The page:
Industrialized Cyclist Notepad


Oil exploration killing dolphins?

Getting sonar’d to death seems pretty horrifying and brutal. The article suggests that “oil companies are to blame.” It is not deeply philosophical to point out that we are all to blame.

Along just one stretch of coastline in Peru, more than 3,000 dead dolphins have washed ashore in just the last 3 months, and the disturbing trend may only be escalating. With the latest discovery of 481 lifeless dolphins there in recent days, residents have begun to demand an explanation for the mysterious mass deaths — and as far as enlisted experts can tell, offshore oil exploration in the region is the most likely culprit.

Yaipen believes that a controversial technique for detecting oil beneath the seabed, using sonar or acoustic sensing, is leading the death of marine life en masse.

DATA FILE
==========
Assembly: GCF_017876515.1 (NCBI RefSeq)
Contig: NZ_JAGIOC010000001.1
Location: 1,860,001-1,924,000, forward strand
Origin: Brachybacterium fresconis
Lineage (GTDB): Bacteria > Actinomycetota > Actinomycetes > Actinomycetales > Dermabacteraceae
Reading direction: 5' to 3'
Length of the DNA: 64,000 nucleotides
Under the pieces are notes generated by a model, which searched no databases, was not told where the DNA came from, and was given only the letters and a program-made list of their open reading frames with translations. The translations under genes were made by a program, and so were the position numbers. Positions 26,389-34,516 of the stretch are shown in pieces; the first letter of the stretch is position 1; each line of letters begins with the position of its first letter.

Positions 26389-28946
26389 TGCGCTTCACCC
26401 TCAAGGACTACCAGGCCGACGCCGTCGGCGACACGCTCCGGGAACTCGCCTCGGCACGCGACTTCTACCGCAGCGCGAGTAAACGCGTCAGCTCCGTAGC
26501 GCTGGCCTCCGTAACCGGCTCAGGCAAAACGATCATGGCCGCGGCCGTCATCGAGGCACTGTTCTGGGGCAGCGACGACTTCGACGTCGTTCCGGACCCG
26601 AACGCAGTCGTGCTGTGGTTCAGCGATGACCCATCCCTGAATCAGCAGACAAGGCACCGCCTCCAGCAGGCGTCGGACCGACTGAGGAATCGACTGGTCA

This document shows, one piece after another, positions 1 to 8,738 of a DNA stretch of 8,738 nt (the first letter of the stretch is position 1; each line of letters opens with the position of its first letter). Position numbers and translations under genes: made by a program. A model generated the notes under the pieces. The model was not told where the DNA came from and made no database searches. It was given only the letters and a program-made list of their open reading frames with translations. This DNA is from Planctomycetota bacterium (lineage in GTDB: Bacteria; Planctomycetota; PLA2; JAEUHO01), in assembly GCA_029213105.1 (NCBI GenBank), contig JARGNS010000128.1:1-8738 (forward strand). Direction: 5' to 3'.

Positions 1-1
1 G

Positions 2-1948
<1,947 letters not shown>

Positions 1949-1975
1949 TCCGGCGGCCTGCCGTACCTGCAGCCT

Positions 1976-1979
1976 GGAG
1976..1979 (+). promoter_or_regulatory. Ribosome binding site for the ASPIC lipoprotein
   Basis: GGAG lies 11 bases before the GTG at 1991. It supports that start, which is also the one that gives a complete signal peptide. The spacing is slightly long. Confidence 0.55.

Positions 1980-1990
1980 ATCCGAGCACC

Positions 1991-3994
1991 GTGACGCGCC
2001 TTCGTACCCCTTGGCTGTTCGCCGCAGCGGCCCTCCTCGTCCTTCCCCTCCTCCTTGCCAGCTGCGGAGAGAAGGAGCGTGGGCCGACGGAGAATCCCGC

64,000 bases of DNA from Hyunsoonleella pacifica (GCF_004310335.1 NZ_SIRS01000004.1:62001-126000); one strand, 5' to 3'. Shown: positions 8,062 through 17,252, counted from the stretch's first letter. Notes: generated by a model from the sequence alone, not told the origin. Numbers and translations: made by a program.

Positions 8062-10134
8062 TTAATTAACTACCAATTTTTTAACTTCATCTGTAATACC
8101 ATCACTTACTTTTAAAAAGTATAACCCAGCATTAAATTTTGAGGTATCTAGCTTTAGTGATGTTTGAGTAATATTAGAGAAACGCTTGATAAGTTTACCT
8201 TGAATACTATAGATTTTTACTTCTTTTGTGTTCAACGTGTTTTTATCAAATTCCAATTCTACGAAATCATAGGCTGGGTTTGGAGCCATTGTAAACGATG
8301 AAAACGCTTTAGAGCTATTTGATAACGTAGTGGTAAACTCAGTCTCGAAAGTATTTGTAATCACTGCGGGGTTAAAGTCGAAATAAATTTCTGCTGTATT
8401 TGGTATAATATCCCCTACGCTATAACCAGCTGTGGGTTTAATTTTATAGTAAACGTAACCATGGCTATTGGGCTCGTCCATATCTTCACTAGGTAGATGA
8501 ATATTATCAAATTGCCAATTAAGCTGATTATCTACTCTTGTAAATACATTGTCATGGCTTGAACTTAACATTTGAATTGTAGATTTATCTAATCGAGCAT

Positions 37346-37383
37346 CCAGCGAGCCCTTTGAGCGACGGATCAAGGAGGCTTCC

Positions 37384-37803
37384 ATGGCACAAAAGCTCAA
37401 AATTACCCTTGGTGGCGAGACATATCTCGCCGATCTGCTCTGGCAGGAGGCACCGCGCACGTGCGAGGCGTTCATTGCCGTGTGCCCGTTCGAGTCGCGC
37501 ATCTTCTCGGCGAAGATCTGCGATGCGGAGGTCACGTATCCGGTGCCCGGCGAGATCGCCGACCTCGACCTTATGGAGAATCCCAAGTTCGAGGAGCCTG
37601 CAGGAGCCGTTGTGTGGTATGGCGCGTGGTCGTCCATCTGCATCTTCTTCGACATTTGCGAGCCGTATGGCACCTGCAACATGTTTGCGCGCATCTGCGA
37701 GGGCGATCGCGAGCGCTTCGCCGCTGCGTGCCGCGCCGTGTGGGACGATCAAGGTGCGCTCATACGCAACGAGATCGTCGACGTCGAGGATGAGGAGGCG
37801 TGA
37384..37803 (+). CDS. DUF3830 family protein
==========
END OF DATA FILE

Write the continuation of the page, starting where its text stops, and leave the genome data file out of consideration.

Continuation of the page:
via 3,000 Dolphins Found Dead on the Coast of Peru : TreeHugger.

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Swimming in Oil Not Preferred by Dolphins, Whales

2010-2012 Cetacean Unusual Mortality Event in Northern Gulf of Mexico – Office of Protected Resources – NOAA Fisheries

Under the Marine Mammal Protection Act of 1972 (as amended), an Unusual Mortality Event (UME) has been declared for cetaceans (whales and dolphins) in the northern Gulf of Mexico (Texas/Louisiana border through Franklin County, FL) from February 2010 through the present.

Note: These numbers are preliminary and may be subject to change. As of March 18, 2012, the UME involves 693 Cetacean “strandings” in the Northern Gulf of Mexico (5% stranded alive and 95% stranded dead).

via 2010-2012 Cetacean Unusual Mortality Event in Northern Gulf of Mexico – Office of Protected Resources – NOAA Fisheries.